c) Options: list your options and envision the future outcomes of each choice

After you have gone through the study and the clearing part, list the options available and do a cost benefit analysis. Here are a few basic questions to get you started:

1) What are the options available to you?

2) What are the pros/benefits of each choice?

3) What are the Cons/disadvantages of each choice?

Take some time to meditate on which choice is best. Remember, you want to look at the hard data and the intangible internals. Both your head and your heart are involved in narrowing down your options, which is the next step. It’s a good idea to journal your thoughts and feelings or sit with a counselor or coach to help you think through your options. Silence and Solitude are really important practices. Silence is being absent to the external and internal voices to discern which choice is for you. Solitude is being absent to people and things to discern which choice is for you. There are a lot of things that you may want to do but the real question is what are you called to do. That is the question that you have to find the answer to. Let these tools guide you in the process of staying true to yourself.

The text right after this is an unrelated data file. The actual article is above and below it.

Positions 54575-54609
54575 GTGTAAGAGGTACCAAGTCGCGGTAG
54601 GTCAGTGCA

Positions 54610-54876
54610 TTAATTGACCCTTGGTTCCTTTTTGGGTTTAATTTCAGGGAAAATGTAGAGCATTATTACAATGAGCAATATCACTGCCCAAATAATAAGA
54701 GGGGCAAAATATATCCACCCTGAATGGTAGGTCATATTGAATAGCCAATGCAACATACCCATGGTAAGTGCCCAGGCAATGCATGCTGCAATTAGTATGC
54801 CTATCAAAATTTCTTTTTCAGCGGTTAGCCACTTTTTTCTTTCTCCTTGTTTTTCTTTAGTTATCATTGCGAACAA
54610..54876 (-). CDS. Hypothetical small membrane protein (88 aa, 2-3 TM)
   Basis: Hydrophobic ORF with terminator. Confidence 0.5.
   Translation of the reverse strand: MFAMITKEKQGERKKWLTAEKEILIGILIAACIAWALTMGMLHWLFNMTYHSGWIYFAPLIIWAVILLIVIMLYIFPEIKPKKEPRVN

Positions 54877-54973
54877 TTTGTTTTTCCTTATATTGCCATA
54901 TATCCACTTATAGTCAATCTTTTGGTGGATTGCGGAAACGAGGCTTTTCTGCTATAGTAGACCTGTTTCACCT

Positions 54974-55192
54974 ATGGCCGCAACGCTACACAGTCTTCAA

d) Rank: decide which choice is best based on your value system (chapter 3)

After part C, what option is revealing itself as the one you should choose? When in doubt, go back and walk through A through C until you begin to get more clarity and confidence. This is not a one-time process. You need to keep studying, clearing the way, and listing your options. Trust the process. If you do the work, the best option will emerge.

e) Evaluate: use hindsight to learn the lessons and keep it moving

For many people, this stage ends up with many regrets because they skip the necessary steps. The process of studying, clearing the way, and listing options may not have been done thoroughly and in enough detail. To avoid getting to this stage and having regrets, be sure to go through this process. That being said, nothing is perfect and there will always be a level of risk and uncertainty in decision making. The goal in this chapter is to provide you with a framework for great decision-making and encourage you to do your due diligence with any decision you have to make. I want to invite you to reflect on all the destiny-shaping decisions you’ve made in your life up until this point. Please be honest with yourself about whether you went through a process like this and what lessons you learned. Take some time to write down these lessons and what you would have done differently or what additional lessons served to help you in your decision making process.